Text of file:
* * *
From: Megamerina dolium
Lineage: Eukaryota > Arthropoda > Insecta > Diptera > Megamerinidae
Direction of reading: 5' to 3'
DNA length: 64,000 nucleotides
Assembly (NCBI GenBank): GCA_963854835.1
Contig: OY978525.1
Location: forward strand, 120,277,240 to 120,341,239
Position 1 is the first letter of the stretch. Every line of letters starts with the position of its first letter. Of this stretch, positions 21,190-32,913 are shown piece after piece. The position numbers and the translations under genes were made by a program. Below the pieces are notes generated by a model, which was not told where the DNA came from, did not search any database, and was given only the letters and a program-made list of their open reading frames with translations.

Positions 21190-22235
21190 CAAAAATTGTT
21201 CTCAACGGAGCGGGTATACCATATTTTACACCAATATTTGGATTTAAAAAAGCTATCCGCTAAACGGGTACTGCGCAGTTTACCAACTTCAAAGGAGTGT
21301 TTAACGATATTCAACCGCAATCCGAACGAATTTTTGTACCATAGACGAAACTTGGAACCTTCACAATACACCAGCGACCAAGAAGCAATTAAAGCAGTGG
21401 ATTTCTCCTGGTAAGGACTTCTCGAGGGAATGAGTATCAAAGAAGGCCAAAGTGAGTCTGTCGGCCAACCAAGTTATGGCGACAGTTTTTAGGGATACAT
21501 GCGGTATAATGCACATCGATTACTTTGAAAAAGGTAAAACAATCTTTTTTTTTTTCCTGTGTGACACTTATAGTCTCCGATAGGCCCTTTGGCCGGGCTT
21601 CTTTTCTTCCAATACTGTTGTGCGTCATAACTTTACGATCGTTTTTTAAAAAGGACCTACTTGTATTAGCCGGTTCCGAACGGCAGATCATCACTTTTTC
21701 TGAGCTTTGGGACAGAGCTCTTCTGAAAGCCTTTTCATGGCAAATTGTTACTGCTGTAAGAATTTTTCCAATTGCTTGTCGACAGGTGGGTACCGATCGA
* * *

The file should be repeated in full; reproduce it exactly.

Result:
From: Megamerina dolium
Lineage: Eukaryota > Arthropoda > Insecta > Diptera > Megamerinidae
Direction of reading: 5' to 3'
DNA length: 64,000 nucleotides
Assembly (NCBI GenBank): GCA_963854835.1
Contig: OY978525.1
Location: forward strand, 120,277,240 to 120,341,239
Position 1 is the first letter of the stretch. Every line of letters starts with the position of its first letter. Of this stretch, positions 21,190-32,913 are shown piece after piece. The position numbers and the translations under genes were made by a program. Below the pieces are notes generated by a model, which was not told where the DNA came from, did not search any database, and was given only the letters and a program-made list of their open reading frames with translations.

Positions 21190-22235
21190 CAAAAATTGTT
21201 CTCAACGGAGCGGGTATACCATATTTTACACCAATATTTGGATTTAAAAAAGCTATCCGCTAAACGGGTACTGCGCAGTTTACCAACTTCAAAGGAGTGT
21301 TTAACGATATTCAACCGCAATCCGAACGAATTTTTGTACCATAGACGAAACTTGGAACCTTCACAATACACCAGCGACCAAGAAGCAATTAAAGCAGTGG
21401 ATTTCTCCTGGTAAGGACTTCTCGAGGGAATGAGTATCAAAGAAGGCCAAAGTGAGTCTGTCGGCCAACCAAGTTATGGCGACAGTTTTTAGGGATACAT
21501 GCGGTATAATGCACATCGATTACTTTGAAAAAGGTAAAACAATCTTTTTTTTTTTCCTGTGTGACACTTATAGTCTCCGATAGGCCCTTTGGCCGGGCTT
21601 CTTTTCTTCCAATACTGTTGTGCGTCATAACTTTACGATCGTTTTTTAAAAAGGACCTACTTGTATTAGCCGGTTCCGAACGGCAGATCATCACTTTTTC
21701 TGAGCTTTGGGACAGAGCTCTTCTGAAAGCCTTTTCATGGCAAATTGTTACTGCTGTAAGAATTTTTCCAATTGCTTGTCGACAGGTGGGTACCGATCGA